Conceptual Interoperability and Biomedical Data

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The goals of conceptual interoperability are:

Make similar but distinct data resources available for search, conversion, and inter-mapping in a way that mirrors human understanding of the data being searched.

Make data resources that use cross-cutting models (HL7-RIM, provenance models, etc.) interoperable with domain-specific models without explicit mappings between them.

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Conceptual Interoperability and Biomedical Data

  1. 1. Conceptual Interoperability and Biomedical Data James McCusker Tetherless World Constellation, Rensselaer Polytechnic Institute
  2. 2. Overview Conceputal, logical, and physical models Use cases for conceptual interoperability Requirements for conceptual interoperability Modeling caBIG (v. 1) layered semantics in OWL The Conceptual Model Ontology (CMO) Supporting interoperability use cases and requirements
  3. 3. Back to the Ontology Spectrum Thesauri Selected “narrower Formal Frames Logical ConstraintsCatalog/ term” is-a (properties)(disjointness,ID relation inverse, …) Terms/ Informal Formal General Value Logical glossary is-a instance Restrs. constraints Originally from AAAI 1999- Ontologies Panel by Gruninger, Lehmann, McGuinness, Uschold, Welty; – updated by McGuinness. Description in: www.ksl.stanford.edu/people/dlm/papers/ontologies-come-of-age-abstract.html 3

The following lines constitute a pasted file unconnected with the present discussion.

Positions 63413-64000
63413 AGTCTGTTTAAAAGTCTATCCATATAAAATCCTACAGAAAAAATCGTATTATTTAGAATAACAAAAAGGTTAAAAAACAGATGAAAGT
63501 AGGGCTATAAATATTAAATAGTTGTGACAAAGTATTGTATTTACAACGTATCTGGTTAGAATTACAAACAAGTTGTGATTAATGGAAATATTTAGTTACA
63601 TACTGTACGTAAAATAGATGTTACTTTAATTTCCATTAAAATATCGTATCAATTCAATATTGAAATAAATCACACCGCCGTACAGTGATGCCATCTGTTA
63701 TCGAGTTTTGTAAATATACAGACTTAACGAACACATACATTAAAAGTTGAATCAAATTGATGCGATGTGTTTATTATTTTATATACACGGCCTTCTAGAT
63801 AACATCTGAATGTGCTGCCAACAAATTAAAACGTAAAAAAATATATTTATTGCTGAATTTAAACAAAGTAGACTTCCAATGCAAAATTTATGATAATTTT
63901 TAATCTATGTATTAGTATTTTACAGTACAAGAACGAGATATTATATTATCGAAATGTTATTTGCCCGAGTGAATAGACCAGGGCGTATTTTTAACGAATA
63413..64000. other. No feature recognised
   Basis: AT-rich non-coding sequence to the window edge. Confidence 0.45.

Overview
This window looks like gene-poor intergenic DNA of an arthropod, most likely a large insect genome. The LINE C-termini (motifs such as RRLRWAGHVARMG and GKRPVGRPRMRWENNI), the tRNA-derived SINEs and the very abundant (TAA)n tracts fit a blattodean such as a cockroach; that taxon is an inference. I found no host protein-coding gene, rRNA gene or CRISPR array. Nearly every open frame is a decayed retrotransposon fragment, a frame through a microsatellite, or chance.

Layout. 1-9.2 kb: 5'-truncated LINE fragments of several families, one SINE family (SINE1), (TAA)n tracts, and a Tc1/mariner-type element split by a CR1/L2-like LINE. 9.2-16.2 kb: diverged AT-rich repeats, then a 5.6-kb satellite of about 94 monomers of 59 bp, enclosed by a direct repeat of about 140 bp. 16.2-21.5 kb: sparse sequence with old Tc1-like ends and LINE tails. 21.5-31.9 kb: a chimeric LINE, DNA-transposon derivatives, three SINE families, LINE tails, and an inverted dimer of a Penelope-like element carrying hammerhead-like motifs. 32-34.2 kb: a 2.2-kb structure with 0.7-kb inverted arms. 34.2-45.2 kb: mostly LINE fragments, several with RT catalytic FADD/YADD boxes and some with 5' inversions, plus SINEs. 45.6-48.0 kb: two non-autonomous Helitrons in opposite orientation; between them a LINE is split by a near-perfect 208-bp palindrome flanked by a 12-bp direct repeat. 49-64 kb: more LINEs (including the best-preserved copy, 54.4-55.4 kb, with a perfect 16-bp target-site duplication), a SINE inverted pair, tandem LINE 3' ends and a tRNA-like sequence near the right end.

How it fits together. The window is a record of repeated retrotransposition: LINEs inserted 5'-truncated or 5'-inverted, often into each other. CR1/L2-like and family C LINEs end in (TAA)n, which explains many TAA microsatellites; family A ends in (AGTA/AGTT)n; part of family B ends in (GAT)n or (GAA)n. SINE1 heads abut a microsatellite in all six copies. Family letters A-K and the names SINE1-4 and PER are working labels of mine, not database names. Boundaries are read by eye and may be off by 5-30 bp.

4. 4. Layered ModelingConceptual Model: An expression of a domain experts understanding of that domainLogical Model: A representation of a set of logic, declarative or procedural, that defines entities, their relations, and their properties.Physical Model: The underlying representation structure that actually contains the data.
  5. 5. Layered Modeling ExamplesConceptual Models can be: Cmaps, high-level UML class sketches, etc.Logical Models can be: OWL Ontologies, UML diagrams, software class structures, etc.Physical Model: Triple stores, SQL databases, noSQL databases, flat files, XML files, data streams, RDF files, etc.
  6. 6. Layers of InteroperabilityPhysical Interoperability: AKA syntactic interoperability. All the labels lign up properly, and the structures look the same.Logical Interoperability: All data is represented in a common model.Conceptual Interoperability: Models expressed in a common vocabulary, describing things that have a degree of similarity proportional to the degree of similarity of their conceptual models.